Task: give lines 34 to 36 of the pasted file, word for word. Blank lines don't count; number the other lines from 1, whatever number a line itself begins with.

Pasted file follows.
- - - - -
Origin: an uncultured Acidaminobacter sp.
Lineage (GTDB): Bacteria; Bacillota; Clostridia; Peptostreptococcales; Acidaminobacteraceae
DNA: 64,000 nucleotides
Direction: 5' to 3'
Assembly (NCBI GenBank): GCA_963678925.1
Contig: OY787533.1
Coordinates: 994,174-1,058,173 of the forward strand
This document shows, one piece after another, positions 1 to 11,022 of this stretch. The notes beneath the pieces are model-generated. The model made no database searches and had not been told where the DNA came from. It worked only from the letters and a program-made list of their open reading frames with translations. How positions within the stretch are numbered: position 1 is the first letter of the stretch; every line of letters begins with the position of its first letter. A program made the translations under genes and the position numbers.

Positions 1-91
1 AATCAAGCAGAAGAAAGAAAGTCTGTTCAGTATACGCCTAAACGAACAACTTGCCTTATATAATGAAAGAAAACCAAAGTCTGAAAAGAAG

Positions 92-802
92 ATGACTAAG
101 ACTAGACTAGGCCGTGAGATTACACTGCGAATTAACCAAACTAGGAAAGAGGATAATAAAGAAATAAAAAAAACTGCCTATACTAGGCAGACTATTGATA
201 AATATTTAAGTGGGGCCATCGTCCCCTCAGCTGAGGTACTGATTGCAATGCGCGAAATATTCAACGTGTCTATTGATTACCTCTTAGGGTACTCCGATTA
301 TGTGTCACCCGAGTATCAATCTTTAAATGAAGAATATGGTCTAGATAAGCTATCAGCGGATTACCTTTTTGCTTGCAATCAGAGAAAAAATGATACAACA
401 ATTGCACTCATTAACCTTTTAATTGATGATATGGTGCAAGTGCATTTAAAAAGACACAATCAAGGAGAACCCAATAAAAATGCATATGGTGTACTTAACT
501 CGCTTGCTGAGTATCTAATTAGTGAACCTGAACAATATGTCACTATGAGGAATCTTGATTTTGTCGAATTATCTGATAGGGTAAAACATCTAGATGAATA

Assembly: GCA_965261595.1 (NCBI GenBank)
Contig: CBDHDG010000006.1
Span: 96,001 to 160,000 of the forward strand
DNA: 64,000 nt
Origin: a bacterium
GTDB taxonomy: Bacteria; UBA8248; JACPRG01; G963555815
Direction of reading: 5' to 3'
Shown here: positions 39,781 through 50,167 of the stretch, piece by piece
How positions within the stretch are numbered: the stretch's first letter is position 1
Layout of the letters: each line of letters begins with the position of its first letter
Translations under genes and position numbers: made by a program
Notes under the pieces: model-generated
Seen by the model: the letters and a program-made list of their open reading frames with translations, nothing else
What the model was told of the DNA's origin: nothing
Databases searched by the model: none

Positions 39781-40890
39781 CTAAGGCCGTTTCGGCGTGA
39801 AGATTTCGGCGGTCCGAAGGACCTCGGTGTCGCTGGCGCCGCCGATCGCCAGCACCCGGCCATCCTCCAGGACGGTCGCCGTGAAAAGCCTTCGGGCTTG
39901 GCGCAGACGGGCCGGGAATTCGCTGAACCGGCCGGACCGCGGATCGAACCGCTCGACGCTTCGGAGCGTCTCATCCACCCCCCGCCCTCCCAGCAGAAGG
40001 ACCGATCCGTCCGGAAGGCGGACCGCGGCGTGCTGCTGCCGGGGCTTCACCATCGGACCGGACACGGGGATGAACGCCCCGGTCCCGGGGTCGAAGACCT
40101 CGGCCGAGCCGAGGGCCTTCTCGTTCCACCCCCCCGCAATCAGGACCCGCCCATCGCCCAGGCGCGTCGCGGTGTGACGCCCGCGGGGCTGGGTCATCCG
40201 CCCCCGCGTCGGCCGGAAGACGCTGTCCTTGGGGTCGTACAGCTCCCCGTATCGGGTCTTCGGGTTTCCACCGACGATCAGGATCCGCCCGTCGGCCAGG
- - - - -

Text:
39781 CTAAGGCCGTTTCGGCGTGA
39801 AGATTTCGGCGGTCCGAAGGACCTCGGTGTCGCTGGCGCCGCCGATCGCCAGCACCCGGCCATCCTCCAGGACGGTCGCCGTGAAAAGCCTTCGGGCTTG
39901 GCGCAGACGGGCCGGGAATTCGCTGAACCGGCCGGACCGCGGATCGAACCGCTCGACGCTTCGGAGCGTCTCATCCACCCCCCGCCCTCCCAGCAGAAGG